Archaeology, Museums, Heritage and Material Culture Online Seminar
Professor Keith Dobney | The University of Sydney
Flying a kite and the end of the Ice Age:
Were birds of prey one of the early experiments in animal domestication?
A reinterpretation of the zooarchaeological evidence from late epipalaeolithic and early Neolithic sites in the near and Middle East could support a theory that birds of prey played a significant role in human bio-cultural development during the early Holocene. It is argued that birds of prey may have (briefly) fulfilled a specific role as a human hunting tool – as has been argued with dog domestication. In which case, was the taming and training of raptors during this period an early experiment and crucial step on the road to other animal domestication and can the origins of falconry be traced back some 10,000 years to the Near east? I hope to convince you that this is at least an hypothesis that can be supported by the archaeological evidence and would welcome further ideas of how this could be tested further?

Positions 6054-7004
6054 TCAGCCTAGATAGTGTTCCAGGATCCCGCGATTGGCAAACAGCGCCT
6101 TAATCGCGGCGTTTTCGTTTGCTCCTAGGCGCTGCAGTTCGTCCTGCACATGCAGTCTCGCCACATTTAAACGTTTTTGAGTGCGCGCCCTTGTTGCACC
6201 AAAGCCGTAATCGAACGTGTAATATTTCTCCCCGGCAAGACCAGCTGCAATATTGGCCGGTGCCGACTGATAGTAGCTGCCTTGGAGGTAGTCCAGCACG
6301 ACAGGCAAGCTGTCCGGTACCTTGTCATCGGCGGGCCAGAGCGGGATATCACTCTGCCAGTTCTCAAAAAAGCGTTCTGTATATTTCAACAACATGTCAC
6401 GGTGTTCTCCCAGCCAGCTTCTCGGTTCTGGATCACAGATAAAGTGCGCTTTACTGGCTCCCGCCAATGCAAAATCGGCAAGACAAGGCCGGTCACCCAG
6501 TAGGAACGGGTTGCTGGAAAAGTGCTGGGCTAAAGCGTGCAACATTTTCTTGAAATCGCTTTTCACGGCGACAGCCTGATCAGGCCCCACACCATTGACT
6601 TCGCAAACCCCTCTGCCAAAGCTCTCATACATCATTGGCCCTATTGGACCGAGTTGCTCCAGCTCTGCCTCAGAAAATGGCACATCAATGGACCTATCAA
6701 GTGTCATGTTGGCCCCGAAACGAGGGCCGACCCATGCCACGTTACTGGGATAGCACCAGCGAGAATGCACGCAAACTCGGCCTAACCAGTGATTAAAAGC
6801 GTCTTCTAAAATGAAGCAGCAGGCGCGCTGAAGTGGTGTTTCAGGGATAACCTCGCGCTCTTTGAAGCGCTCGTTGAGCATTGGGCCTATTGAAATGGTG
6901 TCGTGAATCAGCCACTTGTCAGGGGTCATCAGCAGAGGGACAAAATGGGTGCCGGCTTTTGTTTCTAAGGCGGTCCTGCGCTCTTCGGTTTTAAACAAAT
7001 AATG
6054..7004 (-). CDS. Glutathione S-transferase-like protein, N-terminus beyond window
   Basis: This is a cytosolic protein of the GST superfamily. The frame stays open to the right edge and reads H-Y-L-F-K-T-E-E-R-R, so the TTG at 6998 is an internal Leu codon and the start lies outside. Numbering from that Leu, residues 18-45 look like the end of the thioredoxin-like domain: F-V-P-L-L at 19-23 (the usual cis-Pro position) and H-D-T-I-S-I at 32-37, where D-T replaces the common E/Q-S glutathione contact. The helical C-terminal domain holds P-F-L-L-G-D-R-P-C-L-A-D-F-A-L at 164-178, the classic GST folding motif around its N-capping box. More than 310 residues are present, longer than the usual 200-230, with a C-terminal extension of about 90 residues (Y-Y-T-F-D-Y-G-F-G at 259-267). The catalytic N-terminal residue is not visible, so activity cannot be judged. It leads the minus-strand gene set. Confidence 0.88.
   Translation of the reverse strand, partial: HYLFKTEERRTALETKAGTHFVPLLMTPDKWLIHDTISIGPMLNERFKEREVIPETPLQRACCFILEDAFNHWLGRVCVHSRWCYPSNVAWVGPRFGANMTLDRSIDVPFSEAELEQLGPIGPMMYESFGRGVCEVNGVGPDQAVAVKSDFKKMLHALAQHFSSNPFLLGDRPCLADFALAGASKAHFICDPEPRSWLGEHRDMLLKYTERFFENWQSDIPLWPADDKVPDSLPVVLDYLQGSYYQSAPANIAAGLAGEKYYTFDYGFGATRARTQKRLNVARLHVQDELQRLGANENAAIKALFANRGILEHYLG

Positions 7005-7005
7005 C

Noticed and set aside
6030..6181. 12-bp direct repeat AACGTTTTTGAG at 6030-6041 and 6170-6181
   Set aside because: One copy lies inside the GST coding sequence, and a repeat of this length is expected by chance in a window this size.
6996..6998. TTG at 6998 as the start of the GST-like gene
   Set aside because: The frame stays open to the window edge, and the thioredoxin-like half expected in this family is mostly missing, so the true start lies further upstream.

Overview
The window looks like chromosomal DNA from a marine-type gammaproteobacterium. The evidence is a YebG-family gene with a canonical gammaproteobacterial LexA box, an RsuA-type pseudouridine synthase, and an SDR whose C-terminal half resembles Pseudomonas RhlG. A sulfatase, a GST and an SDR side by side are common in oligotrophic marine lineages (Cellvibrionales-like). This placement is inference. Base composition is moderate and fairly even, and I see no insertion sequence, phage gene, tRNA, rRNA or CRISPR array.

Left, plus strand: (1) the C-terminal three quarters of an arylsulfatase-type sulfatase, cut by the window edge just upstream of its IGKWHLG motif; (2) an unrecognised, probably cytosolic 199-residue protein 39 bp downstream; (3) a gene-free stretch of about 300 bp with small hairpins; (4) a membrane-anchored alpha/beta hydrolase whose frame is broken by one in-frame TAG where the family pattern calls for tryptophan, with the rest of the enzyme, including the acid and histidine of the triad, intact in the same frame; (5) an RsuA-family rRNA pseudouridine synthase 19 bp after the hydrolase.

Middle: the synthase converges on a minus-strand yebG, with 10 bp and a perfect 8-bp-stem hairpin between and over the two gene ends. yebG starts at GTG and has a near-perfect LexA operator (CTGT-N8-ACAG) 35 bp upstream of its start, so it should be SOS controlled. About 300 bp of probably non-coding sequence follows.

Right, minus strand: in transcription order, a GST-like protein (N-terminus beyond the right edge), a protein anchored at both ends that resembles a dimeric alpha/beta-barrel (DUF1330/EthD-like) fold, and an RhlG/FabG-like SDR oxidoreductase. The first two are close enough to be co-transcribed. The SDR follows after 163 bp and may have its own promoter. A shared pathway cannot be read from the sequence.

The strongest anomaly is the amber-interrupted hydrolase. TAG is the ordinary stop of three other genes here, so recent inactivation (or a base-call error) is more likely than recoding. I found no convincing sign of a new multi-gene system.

The Department of Archaeology hosts a number of lively departmental research seminars. Everyone is welcome to attend.
Online on Zoom
17 April 2020,
- If you are already registered for the Archaeology, Museums and Heritage seminar series, you will receive an email containing the link to the Zoom meeting.
- If you would like to be added to the Archaeology, Museums and Heritage seminar series email list, please contact the convenors (email below) or fill in this form
Seminar Series convenors:
Agata Calbrese,Lorraine Leung, Kieran McGee, Simon Wyatt-Spratt, and Sareeta Zaid
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The Department of Archaeology is part of the School of Philosophical and Historical Inquiry (SOPHI).